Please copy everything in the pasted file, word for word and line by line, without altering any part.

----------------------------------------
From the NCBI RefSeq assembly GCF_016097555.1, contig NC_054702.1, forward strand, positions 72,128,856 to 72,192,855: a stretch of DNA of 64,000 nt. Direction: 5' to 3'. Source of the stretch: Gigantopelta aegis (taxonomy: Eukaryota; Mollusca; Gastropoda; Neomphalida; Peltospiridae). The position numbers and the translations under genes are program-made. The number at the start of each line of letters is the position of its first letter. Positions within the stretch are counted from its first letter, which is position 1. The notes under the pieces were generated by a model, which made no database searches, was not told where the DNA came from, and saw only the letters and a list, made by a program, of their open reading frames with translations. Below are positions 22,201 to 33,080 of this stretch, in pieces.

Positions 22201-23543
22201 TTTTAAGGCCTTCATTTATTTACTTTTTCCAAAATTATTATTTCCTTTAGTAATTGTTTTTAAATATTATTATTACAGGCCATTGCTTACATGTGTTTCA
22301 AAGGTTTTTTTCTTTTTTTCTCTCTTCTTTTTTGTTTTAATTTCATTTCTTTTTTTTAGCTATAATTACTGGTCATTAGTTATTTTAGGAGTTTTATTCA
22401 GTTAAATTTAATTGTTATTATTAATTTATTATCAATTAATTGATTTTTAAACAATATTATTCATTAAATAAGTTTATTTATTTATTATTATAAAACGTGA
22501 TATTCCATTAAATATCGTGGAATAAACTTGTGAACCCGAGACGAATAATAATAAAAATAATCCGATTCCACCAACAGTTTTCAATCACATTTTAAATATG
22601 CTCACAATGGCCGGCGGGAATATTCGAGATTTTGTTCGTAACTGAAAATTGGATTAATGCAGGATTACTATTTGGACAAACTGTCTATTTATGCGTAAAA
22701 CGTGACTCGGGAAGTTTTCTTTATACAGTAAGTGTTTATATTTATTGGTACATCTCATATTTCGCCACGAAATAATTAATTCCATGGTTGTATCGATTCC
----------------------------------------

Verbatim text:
From the NCBI RefSeq assembly GCF_016097555.1, contig NC_054702.1, forward strand, positions 72,128,856 to 72,192,855: a stretch of DNA of 64,000 nt. Direction: 5' to 3'. Source of the stretch: Gigantopelta aegis (taxonomy: Eukaryota; Mollusca; Gastropoda; Neomphalida; Peltospiridae). The position numbers and the translations under genes are program-made. The number at the start of each line of letters is the position of its first letter. Positions within the stretch are counted from its first letter, which is position 1. The notes under the pieces were generated by a model, which made no database searches, was not told where the DNA came from, and saw only the letters and a list, made by a program, of their open reading frames with translations. Below are positions 22,201 to 33,080 of this stretch, in pieces.

Positions 22201-23543
22201 TTTTAAGGCCTTCATTTATTTACTTTTTCCAAAATTATTATTTCCTTTAGTAATTGTTTTTAAATATTATTATTACAGGCCATTGCTTACATGTGTTTCA
22301 AAGGTTTTTTTCTTTTTTTCTCTCTTCTTTTTTGTTTTAATTTCATTTCTTTTTTTTAGCTATAATTACTGGTCATTAGTTATTTTAGGAGTTTTATTCA
22401 GTTAAATTTAATTGTTATTATTAATTTATTATCAATTAATTGATTTTTAAACAATATTATTCATTAAATAAGTTTATTTATTTATTATTATAAAACGTGA
22501 TATTCCATTAAATATCGTGGAATAAACTTGTGAACCCGAGACGAATAATAATAAAAATAATCCGATTCCACCAACAGTTTTCAATCACATTTTAAATATG
22601 CTCACAATGGCCGGCGGGAATATTCGAGATTTTGTTCGTAACTGAAAATTGGATTAATGCAGGATTACTATTTGGACAAACTGTCTATTTATGCGTAAAA
22701 CGTGACTCGGGAAGTTTTCTTTATACAGTAAGTGTTTATATTTATTGGTACATCTCATATTTCGCCACGAAATAATTAATTCCATGGTTGTATCGATTCC